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Friday, May 6, 2016

Commissioners discuss passing lanes

Friday, April 11, 2008

Jan Thompson

Staff Writer

OREGON COUNTY -- During a South Central Council of Government meeting in Howell County the end of March, Oregon County Presiding Commissioner Leo Warren had the opportunity to speak with Missouri Department of Transportation (MoDOT) officials about the impending passing lane project on Highway 63 in Oregon County.

"We were notified in August of last year that the passing lane project had been approved and they should start the project, hopefully in the near future," Warren said.

The passing lanes will run from Route 19 north of Thayer to Route ZZ, south of West Plains in Howell County.

The presiding commissioner said the estimated cost of the project is $7.5 million with $3.5 million of the project to be spent on passing lanes in Oregon County.

The total length of the project is just over 25 miles with 12 miles being in Oregon County.

"The overlay will accommodate striping for climbing and passing lanes," he said. Warren said in areas where there are three lanes there will be a 44-foot roadbed with two shoulders. He said in areas with two lanes there will be 10-foot shoulders and 12-foot lanes.

Warren and the other commissioners in the county, John Wrenfrow and Buddy Wright, have long pushed for that portion of Highway 63 in Oregon County to be a four-lane highway.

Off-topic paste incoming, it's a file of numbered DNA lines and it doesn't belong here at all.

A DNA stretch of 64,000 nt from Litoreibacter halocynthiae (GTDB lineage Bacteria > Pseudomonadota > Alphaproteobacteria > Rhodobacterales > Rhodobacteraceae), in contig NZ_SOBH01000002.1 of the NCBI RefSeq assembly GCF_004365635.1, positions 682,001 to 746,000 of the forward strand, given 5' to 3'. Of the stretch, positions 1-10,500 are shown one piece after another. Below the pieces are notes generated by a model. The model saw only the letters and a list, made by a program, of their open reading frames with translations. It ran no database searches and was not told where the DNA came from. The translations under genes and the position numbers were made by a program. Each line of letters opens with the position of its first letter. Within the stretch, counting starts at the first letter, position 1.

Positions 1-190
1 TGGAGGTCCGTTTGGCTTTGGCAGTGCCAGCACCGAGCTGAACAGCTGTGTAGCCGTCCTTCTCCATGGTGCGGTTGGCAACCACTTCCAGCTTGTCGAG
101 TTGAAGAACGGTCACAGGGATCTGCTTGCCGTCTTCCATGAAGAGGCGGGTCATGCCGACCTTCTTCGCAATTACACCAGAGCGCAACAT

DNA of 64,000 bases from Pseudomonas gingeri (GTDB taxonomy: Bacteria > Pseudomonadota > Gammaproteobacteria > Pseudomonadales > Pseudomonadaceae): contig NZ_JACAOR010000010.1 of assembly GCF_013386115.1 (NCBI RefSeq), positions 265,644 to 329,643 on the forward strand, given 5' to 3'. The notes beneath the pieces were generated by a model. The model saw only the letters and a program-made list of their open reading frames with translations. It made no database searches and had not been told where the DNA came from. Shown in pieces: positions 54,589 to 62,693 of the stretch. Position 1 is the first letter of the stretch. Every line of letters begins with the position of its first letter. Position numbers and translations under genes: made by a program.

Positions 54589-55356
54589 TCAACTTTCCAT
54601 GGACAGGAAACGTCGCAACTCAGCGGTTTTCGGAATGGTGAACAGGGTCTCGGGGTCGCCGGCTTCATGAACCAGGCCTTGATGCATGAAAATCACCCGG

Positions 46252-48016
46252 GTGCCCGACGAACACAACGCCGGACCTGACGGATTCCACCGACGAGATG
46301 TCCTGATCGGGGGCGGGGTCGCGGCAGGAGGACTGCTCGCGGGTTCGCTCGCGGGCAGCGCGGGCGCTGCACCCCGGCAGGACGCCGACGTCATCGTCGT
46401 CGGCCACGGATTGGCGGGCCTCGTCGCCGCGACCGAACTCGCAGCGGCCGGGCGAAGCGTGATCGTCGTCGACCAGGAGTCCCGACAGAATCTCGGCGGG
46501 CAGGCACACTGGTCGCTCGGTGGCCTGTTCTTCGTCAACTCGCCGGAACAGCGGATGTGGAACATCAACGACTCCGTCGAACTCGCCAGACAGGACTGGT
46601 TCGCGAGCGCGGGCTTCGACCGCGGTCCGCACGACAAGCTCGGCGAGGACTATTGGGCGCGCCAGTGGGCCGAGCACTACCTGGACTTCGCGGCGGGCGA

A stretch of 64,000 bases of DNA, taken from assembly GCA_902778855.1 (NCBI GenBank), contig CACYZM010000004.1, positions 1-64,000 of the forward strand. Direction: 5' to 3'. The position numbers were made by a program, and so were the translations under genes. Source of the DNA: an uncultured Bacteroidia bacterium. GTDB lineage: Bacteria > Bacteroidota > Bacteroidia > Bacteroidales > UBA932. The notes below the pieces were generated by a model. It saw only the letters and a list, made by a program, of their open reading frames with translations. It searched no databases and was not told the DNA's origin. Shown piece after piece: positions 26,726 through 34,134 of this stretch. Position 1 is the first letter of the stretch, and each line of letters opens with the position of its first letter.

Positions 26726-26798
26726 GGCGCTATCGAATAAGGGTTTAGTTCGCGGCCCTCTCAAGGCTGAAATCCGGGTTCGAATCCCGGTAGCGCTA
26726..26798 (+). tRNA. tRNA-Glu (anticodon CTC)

"The number one priority for our area is to put four lanes from the Arkansas line to near the Iowa line for a north/south corridor through the middle of our state," Warren said.

He said safety was the main reason the highway needed to have four lanes. "Also, heavy truck traffic and the economy in the way of moving goods is another reason," Warren said.

Oregon County Southern District Commissioner John Wrenfrow said the passing lanes was a step in the right direction.

"We have been told that the passing lanes on 63 is the first step to having four lanes. The highway has to have passing lanes before it can be made into a four lane highway," Warren said.

He said the number two priority is for the state to bring back scheduled course leveling for good highway surface for safety purposes and general preservation of the roads. "Our number three priority is shoulders on the highest traveled roads with the most accidents and death and injury statistics," he said.

Warren said shoulder problem is major throughout the region and is also a high priority.

"When there is no shoulder, and a driver drops a wheel off the pavement, they have nowhere to go but the ditch. A distant priority of ours is to install more culverts and tin horns," Warren said.

MoDot works with Regional Commissioners throughout the state for priorities in each region. Each presiding commissioner throughout the seven county region appoints two other county residents to serve with them on the Transportation Advisory Committee. Besides Warren, locally, Merle Williams and Don Alford serve on the committee.


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